Crisis management was the daily theme for most higher education leaders throughout 2020.The first and most immediate crisis was caused by the coronavirus pandemic (COVID-19) and the urgent change to limit or completely restrict in-person activities on our campuses. These changes quickly led to dramatic decreases in income and increases in expenses that produced major financial instabilities at our institutions. And then the murder of George Floyd happened, ushering in a global movement against racism and a racial reckoning throughout higher education. Over the past year, the first cohort of ACAD fellows, most of us new administrators, have had a trial-by-fire experience. We represent a range of different types of institutions and regions across the country. This article is a short summary of the lessons we learned and shared with one another in the area of crisis management; we hope it will provide useful and informative to our fellow ACAD members.
Communication was most effective when it came from the same reliable and official source with regularity and frequency. When communicating, it is imperative to understand existing constraints including things such as state/federal politics, union agreements, and federal grant regulations. These constraints will be different for public and private institutions. We all learned that rather than waiting for complete information, it was important to communicate, “We don’t know yet, but we are weighing these issues and will have an update for the community [on this date].”
Information gathering, from inside and outside of an institution, is central to effective communication. Reach out to colleagues at sister institutions, post questions on the ACAD listserv, and participate in webinars. These are all sources of knowledge and advice that can help inform and shape an institution’s response to a crisis.
Finally, make sure messaging is on point, delivered on time, and on target. Avoid creating a communication vacuum which is a breeding ground for rumor and speculation. Follow up religiously. Finally, remember that faculty and staff always have great ideas. Ask for feedback and remember to say thank you! A word of caution about weekend emails: unless it is a true emergency, use the delayed delivery option to allow people a break from email. Also, well-placed humor can make a stressful situation better. Try it!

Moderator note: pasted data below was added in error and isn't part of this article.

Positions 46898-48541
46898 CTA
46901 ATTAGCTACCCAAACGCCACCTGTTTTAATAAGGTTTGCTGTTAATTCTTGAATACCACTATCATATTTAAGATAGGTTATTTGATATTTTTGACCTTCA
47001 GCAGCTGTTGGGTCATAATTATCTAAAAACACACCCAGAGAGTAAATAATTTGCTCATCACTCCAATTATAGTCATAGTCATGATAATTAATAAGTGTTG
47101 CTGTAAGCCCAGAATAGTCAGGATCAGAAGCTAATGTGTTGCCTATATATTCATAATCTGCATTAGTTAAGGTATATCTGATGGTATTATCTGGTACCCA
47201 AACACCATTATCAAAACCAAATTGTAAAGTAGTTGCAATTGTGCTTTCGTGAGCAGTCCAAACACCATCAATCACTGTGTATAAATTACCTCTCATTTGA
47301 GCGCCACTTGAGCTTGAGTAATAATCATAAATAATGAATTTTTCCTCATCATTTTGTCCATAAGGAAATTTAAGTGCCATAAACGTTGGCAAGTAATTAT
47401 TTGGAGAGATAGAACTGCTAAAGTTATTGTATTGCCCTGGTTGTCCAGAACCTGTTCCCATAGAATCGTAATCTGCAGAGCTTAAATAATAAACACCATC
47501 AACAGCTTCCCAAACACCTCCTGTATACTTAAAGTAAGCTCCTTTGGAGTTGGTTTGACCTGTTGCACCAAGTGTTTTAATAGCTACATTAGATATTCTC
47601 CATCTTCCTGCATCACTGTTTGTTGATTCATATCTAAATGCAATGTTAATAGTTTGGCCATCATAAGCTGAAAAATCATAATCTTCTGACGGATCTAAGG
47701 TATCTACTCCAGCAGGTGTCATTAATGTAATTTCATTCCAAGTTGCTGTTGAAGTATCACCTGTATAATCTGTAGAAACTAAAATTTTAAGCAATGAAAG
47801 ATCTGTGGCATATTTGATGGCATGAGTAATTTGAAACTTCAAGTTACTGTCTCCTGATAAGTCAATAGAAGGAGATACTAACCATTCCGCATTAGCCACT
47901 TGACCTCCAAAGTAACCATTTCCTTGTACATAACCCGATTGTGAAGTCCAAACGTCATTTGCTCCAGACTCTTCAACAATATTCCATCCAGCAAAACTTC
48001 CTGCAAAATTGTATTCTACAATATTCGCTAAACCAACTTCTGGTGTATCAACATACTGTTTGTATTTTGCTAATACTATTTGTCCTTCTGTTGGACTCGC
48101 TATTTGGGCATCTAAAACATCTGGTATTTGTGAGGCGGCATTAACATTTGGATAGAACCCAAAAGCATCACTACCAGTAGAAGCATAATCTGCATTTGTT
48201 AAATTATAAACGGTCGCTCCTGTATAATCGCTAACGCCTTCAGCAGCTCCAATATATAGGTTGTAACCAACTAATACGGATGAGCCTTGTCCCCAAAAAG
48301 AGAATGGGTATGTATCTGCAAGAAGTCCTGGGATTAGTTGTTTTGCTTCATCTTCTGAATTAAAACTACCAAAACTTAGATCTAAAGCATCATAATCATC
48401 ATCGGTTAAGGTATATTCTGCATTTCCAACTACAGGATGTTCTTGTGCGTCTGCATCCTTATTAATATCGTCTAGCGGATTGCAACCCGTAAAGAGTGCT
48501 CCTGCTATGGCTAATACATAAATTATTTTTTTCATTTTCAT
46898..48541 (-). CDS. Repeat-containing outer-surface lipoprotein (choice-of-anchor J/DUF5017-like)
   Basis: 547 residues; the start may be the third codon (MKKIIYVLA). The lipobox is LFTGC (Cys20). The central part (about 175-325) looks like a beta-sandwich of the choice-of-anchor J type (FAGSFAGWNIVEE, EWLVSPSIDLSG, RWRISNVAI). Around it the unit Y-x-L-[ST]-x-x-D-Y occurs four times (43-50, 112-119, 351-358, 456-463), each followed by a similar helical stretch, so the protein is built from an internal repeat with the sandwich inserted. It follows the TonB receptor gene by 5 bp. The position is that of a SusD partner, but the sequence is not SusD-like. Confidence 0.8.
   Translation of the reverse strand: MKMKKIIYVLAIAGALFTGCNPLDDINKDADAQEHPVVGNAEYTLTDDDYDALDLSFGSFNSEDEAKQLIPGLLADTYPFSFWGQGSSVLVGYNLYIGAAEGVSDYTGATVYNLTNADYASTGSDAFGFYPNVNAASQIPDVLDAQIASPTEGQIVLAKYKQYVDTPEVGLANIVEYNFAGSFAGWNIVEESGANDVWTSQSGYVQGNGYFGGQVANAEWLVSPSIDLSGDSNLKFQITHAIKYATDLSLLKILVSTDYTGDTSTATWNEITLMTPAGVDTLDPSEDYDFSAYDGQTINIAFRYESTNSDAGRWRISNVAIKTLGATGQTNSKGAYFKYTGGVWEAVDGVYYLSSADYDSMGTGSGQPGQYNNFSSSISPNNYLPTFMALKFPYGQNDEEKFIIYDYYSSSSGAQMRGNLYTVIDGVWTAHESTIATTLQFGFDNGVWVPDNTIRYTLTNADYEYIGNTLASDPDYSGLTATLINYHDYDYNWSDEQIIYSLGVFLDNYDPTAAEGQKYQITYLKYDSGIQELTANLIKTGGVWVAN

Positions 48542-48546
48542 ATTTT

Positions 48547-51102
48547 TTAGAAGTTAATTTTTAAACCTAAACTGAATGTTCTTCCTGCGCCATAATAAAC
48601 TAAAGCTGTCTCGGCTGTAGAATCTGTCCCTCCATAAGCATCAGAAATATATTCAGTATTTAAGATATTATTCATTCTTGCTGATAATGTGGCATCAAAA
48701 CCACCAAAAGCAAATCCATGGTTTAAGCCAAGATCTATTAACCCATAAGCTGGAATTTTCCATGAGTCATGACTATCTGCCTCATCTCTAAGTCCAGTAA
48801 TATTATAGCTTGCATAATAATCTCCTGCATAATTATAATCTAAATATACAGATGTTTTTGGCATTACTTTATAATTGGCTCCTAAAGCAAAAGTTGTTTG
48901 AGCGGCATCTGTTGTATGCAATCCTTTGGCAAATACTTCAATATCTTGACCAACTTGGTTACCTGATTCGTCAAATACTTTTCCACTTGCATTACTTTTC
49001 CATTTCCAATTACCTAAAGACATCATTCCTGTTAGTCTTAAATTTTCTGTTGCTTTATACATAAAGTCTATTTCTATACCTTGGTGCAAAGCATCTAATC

Equity, Diversity, & Inclusion
The response to COVID-19 and the sudden shift to emergency remote learning in Spring 2020 exposed and exacerbated the discrepancies between the haves and have-nots on our campuses. Although of course we knew intellectually that our students come from households that span a wide spectrum of family incomes, the crisis made these differences starkly visible. Some of us had students who had access to strong and constant internet access and well-lit, private rooms in which they could comfortably access online streaming course content, and we also had students who could only access the internet intermittently on their cellphones,
sometimes from locations that were not private or secure. It became clear to each of us, as we helped to craft administrative responses and implement policy changes, that attention to equity needed to be central to all conversations and considerations. There was renewed attention on our campuses of the realities of anti-Blackness in response to the “Black Lives Matter” summer of 2020. The movement forced all of us to acknowledge and recommit to the importance of equity, diversity, and inclusion in higher education. The recognition that diversity and inclusion are not enough, and that the goal should be equity and justice, was an important insight as a result. Even though student activism was the spark that lit the fire illuminating attention on these issues, we all need to remember that it is the entire community (students, staff, faculty, alumni, and neighbors) who are affected.